Record crowds were rewarded with two course records and one world record at the 34th Virgin Money London Marathon today as Kenyans Wilson Kipsang and Edna Kiplagat won two thrilling elite races in the glorious London sunshine, while Tatyana McFadden and Marcel Hug raced to victory in the wheelchair event.
London 2012 rowing gold medallists Katherine Grainger and Anna Watkins set 36,337 runners on their way from Greenwich this morning after 36,621 had registered to run by close of play on Saturday at the London Marathon Expo. By 6pm this evening, 35,864 runners had crossed the famous finish line on The Mall after passing more than three quarters of a million spectators along the route.
Fastest on the day was marathon world record holder Wilson Kipsang who ran a perfectly judged race to win in 2:04:29, beating his countryman Stanley Biwott by 26 seconds, and slicing Emmanuel Mutai’s three-year-old course record by 11 seconds.
“It’s really great to win the London Marathon again,” Kipsang said after the race. “I feel I performed very well here today. There were a lot of strong guys in the field, and it was a tactical race, but my plan worked well.”
Never among the pre-race favourites, Biwott surprised everyone to place second, clocking 2:04:55 to ensure two men finished in under 2:05 for the first time in 34 races.
Mo Farah’s much-anticipated marathon debut ended in disappointment as the double world and Olympic track champion failed in his bid to break the long-standing British record, finishing tired and drained in eighth place, his time of 2:08:21 more than a minute outside his target.
“I just had a bad day at the office,” he said afterwards.
The Kenyan one-two in the men’s race was matched in the women’s, where Edna Kiplagat made it third-time lucky after being runner up here for the last two years.
She ran the fastest ever marathon by a 34-year-old to finish in 2:20:21, just three seconds ahead of her namesake, the unrelated Florence Kiplagat, after a sprint finish down the final 200m to the finish gantry in The Mall.
It was the closest finish since 1997 when another Kenyan, Joyce Chepchumba, outsprinted Britain’s Liz McColgan to win by a single second in 2:26:21.
Edna Kiplagat revealed afterwards that she’d adjusted her training because she had a feeling that today’s race might require a strong kick in the closing stages.
“I focused on speedwork in training, because I thought I might need a good sprint finish to win today and at long last that’s what I’ve done,” said Kiplagat.
Florence Kiplagat finished second in 2:20:24, while Ethiopian track star Tirunesh Dibaba was third on her marathon debut after dropping her drinks bottle at the 30km mark. Dibaba lost touch with the Kiplagats as she stopped to pick it up but hung on to clock an impressive 2:20:35.
Defending champion McFadden proved that she is still the dominant force in women’s wheelchair racing as she retained her crown with ease, smashing her course record in 1:45:12 to win by nearly a minute.
World champion Manuela Schar was second for Switzerland on her London debut, just ahead of Japan’s former London champion Wakako Tsuchida, while Britain’s Shelly Woods was ninth.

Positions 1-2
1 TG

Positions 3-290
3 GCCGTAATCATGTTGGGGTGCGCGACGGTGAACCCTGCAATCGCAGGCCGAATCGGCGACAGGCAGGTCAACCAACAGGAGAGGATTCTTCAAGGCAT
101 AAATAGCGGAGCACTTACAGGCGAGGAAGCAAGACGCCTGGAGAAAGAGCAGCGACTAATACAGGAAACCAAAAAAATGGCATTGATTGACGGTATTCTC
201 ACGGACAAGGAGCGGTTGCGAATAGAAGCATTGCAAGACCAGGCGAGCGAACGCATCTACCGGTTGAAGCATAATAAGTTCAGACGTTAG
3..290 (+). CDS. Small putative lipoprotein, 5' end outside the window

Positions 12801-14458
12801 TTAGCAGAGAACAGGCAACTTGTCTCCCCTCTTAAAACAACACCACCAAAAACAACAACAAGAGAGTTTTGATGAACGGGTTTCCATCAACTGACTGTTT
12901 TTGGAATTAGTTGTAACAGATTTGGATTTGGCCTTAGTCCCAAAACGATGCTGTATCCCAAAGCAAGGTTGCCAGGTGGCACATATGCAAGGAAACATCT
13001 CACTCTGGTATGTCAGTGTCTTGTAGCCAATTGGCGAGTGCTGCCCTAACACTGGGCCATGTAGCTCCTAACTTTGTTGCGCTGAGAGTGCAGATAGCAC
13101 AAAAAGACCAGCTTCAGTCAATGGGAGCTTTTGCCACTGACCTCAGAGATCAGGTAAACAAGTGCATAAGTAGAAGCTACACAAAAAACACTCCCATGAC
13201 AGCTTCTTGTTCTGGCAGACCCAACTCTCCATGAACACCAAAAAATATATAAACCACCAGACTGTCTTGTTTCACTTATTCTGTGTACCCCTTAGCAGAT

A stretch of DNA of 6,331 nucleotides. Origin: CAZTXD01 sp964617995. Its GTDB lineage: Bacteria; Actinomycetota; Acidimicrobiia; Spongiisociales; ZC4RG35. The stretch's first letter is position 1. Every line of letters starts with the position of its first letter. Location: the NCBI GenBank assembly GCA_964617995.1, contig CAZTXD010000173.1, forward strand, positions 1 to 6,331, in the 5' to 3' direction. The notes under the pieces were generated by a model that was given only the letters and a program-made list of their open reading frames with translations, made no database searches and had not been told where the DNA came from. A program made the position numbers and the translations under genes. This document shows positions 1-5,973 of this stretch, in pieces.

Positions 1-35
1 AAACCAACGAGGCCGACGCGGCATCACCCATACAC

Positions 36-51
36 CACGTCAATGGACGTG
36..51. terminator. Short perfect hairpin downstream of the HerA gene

Switzerland’s Marcel Hug won the men’s wheelchair contest denying Britain’s David Weir in his bid for a record seventh title. After placing second three times in London, the Swiss racer got it right at last as crossed the line a second clear of Weir in 1:32:41.
El Amin Chentouf was again the first athlete home in the IPC Athletics Marathon World Cup, the Moroccan world champion defending his T11-13 title in 2:25:07, more than a minute outside his world record from 12 months ago.
In the women’s T11-13 race, Spain’s Maria del Carmen Paredes Rodriguez smashed the official world record she set a year ago to retain her title in 2:59:22.
Britain’s Richard Whitehead delighted the record London crowds as he cruised around the course in 3:42:04 to win the T42 race.
Behind the stars, thousands of runners chased times and fundraising targets, turning the streets of London into a colourful parade as club runners, fun runners, celebrities and Guinness World Records chasers enjoyed the perfect sunshine, many pledging to transform their 26.2-mile challenge into millions of pounds for charity.
Former Team Sky cyclist Chris Newton put in an impressive performance to lead the celebrity runners home in 2:45:10, while ex-England footballer Michael Owen finished an hour later in 3:45:43.
Game of Thrones actress Natalie Dormer was one of the fastest female celebrities in 3:50:57, while Shadow Chancellor Ed Balls achieved his goal of a sub-five-hour marathon when he finished in 4:57:40, beating his previous best by more than 15 minutes.
The fastest of the eight MPs was Conservative Alun Cairns who ran his best time of 3:34:16 to beat Labour’s Dan Jarvis who also set a PB of 3:45:08.
More than 40 Guinness World Records were targeted in today’s race and 29 broken, including fastest marathon dressed as a baby by Ali King in 2:51:18, and fastest as a playing card by Lisa Wright in 4:23:57.
The ballot to enter the 2015 Virgin Money London Marathon opens on Tuesday 22 April 2014.